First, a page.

Superstars in cognitive science bring hope, excitement and controversy to Toronto, March 9-11
March 2, 2015
Toronto, Canada – Scientists at the forefront of understanding aging and dementia, cognitive reserve and brain plasticity, memory, consciousness and emotion, are in Toronto on March 9-11, 2015 for the 25th Annual Rotman Research Institute Conference (RRI) at the Metro Toronto Convention Centre, 255 Front St. West.
To mark the silver anniversary of the conference, named after the late businessman and philanthropist Joseph Rotman, an all-star lineup of world-renowned researchers from different countries will make presentations over three days – scientists whose groundbreaking work is stirring excitement, hope and controversy.
“Cognitive science is making great strides in the development of future treatments and interventions that will help people preserve their cognitive powers longer in the lifespan, experience relief from severe depression and post-traumatic stress disorder, and potentially communicate their wishes despite a severe brain injury that has left them in a minimally conscious state,” said conference co-chairs Fergus Craik and Brian Levine, both with the RRI at Baycrest Health Sciences.
Opening the conference on Monday March 9 is one of the world’s leading dementia detectives, Marilyn Albert (Johns Hopkins Medicine, Baltimore). She will deliver a progress report on the hunt for early-warning behavioural and biological markers that can pinpoint individuals at greatest risk of developing Alzheimer’s disease, possibly decades before the onset of symptoms. Such a breakthrough could have profound implications for bringing treatment more rapidly to patients to halt the devastating disease before it takes hold in the brain.
Sandra Black (Sunnybrook Research Institute, Toronto) will present on cutting edge neuroimaging markers that can help identify people at risk for Alzheimer’s. She will also talk about a potential “game-changer” in the battle to stop Alzheimer’s at its root. Global trials, soon to get underway, will test an experimental anti-amyloid drug on people whose amyloid scans show them to be at high risk for developing Alzheimer’s in the next 10 years.
Among the most provocative presenters are Adrian Owen (University of Western Ontario), and Elizabeth Phelps (New York University), both speaking on Wednesday March 11. Dr. Owen will present findings from a novel approach using neuroimaging to detect conscious awareness in seriously brain-injured patients. His research has sparked passionate scientific and ethical debate. Dr. Phelps is among a group of pioneering scientists developing new ways to treat post-traumatic stress disorder (PTSD) and addiction. Her research uses an experimental process known as memory reconsolidation to help PTSD patients re-learn a traumatic memory without the pain or fear association. The effort to change a memory completely forever has galvanized the scientific community and was the subject of a feature article (“Partial Recall”) in The New Yorker in 2014.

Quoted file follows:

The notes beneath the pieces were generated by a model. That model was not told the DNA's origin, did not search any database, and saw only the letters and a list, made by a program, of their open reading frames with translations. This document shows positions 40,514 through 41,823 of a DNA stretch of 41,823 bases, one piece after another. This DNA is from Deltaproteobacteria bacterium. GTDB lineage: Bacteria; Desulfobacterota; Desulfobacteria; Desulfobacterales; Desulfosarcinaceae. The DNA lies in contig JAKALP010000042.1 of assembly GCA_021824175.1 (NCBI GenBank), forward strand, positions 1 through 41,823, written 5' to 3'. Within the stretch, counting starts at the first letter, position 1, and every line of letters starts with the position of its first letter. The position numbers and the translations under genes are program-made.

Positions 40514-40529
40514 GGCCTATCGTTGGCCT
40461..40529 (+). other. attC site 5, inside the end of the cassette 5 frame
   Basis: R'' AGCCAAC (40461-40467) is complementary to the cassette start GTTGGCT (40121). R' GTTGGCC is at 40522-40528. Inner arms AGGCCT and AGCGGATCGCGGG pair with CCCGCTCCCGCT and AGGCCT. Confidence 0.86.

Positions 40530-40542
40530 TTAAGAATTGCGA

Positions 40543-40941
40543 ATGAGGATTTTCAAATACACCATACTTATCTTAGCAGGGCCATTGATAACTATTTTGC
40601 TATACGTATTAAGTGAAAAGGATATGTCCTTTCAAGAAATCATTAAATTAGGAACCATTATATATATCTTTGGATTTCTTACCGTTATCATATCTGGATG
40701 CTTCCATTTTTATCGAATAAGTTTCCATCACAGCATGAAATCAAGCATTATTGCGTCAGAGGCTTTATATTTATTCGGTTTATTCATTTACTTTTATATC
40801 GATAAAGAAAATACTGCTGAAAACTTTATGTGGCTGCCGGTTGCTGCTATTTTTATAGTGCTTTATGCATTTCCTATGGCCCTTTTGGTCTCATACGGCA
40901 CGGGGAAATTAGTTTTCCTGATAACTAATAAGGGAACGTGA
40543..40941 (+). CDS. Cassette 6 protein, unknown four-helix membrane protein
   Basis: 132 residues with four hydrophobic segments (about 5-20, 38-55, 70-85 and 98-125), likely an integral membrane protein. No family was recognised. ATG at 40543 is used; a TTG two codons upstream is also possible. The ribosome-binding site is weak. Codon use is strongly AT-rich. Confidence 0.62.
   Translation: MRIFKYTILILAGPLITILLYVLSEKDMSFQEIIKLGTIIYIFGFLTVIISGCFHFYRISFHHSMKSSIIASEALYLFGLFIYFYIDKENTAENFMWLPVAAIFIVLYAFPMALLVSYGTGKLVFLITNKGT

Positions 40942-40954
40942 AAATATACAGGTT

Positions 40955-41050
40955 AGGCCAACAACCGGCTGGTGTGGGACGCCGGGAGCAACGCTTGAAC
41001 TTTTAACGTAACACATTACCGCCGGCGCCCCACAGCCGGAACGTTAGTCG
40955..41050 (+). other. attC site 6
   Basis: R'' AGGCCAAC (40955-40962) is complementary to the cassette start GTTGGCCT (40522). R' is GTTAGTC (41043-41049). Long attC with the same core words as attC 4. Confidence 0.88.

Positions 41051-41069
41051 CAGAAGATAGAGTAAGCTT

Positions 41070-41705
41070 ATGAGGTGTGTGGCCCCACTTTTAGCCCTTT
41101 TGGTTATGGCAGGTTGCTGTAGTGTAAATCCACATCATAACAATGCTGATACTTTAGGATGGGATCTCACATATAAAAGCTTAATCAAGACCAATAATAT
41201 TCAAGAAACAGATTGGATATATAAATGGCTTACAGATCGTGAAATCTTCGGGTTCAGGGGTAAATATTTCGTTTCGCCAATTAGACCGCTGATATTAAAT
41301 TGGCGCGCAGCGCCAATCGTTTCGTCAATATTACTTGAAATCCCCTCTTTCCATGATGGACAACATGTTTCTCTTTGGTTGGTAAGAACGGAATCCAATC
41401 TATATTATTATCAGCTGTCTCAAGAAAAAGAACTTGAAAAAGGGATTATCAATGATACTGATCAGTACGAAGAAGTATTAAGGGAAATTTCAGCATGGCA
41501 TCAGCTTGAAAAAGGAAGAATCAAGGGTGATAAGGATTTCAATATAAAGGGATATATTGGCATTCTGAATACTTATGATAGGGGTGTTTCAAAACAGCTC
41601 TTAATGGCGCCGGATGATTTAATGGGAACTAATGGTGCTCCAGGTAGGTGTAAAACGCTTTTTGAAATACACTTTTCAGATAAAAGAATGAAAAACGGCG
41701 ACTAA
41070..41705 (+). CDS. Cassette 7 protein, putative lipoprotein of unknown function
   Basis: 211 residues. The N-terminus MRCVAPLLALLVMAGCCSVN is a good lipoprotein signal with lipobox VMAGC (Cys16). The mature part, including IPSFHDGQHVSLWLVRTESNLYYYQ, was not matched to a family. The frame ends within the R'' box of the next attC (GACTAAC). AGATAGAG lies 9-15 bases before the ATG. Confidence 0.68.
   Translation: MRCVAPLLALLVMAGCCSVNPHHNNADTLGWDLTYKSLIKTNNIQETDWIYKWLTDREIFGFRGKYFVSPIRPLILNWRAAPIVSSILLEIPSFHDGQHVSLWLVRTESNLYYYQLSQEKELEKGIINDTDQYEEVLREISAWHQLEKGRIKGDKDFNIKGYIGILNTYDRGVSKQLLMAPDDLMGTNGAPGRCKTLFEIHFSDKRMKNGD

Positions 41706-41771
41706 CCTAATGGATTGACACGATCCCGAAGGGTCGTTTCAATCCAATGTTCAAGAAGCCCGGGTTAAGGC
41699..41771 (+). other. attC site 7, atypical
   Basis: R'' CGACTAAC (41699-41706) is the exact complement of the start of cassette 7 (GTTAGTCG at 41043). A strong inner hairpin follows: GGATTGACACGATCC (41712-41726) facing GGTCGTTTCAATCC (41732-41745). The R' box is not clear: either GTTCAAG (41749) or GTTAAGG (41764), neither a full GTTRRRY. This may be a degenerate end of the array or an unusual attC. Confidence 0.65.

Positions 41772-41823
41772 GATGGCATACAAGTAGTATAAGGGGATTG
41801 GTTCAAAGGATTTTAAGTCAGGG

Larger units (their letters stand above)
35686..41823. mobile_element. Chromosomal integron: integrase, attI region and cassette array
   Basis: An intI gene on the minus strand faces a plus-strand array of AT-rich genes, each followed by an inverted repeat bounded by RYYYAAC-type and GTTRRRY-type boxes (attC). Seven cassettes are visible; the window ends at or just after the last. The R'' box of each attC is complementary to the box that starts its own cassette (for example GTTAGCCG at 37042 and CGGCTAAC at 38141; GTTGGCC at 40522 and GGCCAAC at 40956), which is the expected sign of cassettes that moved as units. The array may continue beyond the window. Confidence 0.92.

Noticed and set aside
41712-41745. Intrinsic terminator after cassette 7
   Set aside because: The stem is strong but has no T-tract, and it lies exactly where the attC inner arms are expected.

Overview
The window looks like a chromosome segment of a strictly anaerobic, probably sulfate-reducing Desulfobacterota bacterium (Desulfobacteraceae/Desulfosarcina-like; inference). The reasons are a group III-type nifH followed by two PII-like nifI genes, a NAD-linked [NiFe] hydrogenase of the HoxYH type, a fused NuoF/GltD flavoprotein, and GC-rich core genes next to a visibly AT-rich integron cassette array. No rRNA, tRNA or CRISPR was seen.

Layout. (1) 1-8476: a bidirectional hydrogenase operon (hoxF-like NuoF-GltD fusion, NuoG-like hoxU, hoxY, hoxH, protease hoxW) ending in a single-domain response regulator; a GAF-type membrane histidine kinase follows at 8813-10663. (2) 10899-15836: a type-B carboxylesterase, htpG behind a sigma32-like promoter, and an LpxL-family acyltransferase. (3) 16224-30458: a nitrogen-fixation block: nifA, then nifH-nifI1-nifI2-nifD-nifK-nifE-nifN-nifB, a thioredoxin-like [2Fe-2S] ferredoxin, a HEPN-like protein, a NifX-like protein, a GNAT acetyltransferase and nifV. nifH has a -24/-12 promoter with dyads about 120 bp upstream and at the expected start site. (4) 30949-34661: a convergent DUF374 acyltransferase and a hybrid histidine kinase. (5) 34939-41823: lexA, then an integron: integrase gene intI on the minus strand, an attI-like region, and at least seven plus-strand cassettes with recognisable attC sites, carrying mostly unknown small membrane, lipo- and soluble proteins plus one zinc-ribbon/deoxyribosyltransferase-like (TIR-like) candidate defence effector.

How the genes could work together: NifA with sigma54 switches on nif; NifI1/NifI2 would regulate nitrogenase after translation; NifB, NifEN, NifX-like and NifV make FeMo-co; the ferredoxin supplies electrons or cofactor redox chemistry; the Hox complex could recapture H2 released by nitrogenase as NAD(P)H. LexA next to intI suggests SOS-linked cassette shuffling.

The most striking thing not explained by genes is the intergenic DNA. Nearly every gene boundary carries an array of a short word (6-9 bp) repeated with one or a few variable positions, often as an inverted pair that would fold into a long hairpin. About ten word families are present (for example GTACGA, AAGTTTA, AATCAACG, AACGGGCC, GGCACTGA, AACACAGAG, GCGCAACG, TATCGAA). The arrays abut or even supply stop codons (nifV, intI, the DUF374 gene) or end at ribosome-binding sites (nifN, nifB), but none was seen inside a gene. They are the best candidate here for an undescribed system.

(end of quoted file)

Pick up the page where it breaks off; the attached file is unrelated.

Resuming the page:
Helen Mayberg (Emory University, Atlanta) will present Wednesday on the progress being made with Deep Brain Stimulation as a potential therapy for treatment-resistant depression. A world expert in tracing brain circuits involved in depression, Dr. Mayberg’s lab published results last year that point to a potential new imaging strategy to refine and optimize the original target in the brain for stimulation. This approach may lead to more customized surgical targeting and improved remission responses for a greater number of people who receive the therapy.
Three of the leading thinkers on preserving memory and cognition in older age will speak on Tuesday March 10: Lars Nyberg, Umea University, Sweden; Ian Robertson, Trinity College, Ireland; and Yaakov Stern, Columbia University, New York. These scientists will focus on the relative contribution of lifestyle factors (such as education, exercise, and mentally stimulating leisure activities) versus genetic factors in the maintenance of healthy brain aging, as assessed through cognitive testing and brain imaging.
Founding director of the RRI and world-renowned frontal lobes expert, Donald Stuss, is a presenter on Monday. Dr. Stuss and the late Joseph Rotman were the driving force behind the creation of the Rotman Research Institute in 1989, which has since evolved into one of the world’s leading cognitive science institutes in the study of aging and the brain.
For the complete three-day itinerary, go to www.baycrest.org/research and click on the RRI 25th anniversary conference ad. The conference is supported by Siemens Canada, HSBC, and Ontario Brain Institute.
About Baycrest Health Sciences
Headquartered on a 22-acre campus and fully affiliated with the University of Toronto, Baycrest is unique in the world, combining a comprehensive system of care for aging adults and one of the world’s top research institutes in cognitive neuroscience (the Rotman Research Institute). Baycrest’s dedicated centres focus on mitigating the impact of age-related illness and impairment, and offer unmatched global knowledge exchange and commercialization capacity.
Media planning to attend the conference at the Metro Toronto Convention Centre are asked to sign in at the on-site registration desk. To arrange interviews with any of the conference speakers, please contact: Kelly Connelly, Senior Media Officer, Rotman Research Institute at Baycrest Health Sciences, firstname.lastname@example.org, cell: 416-882-5307.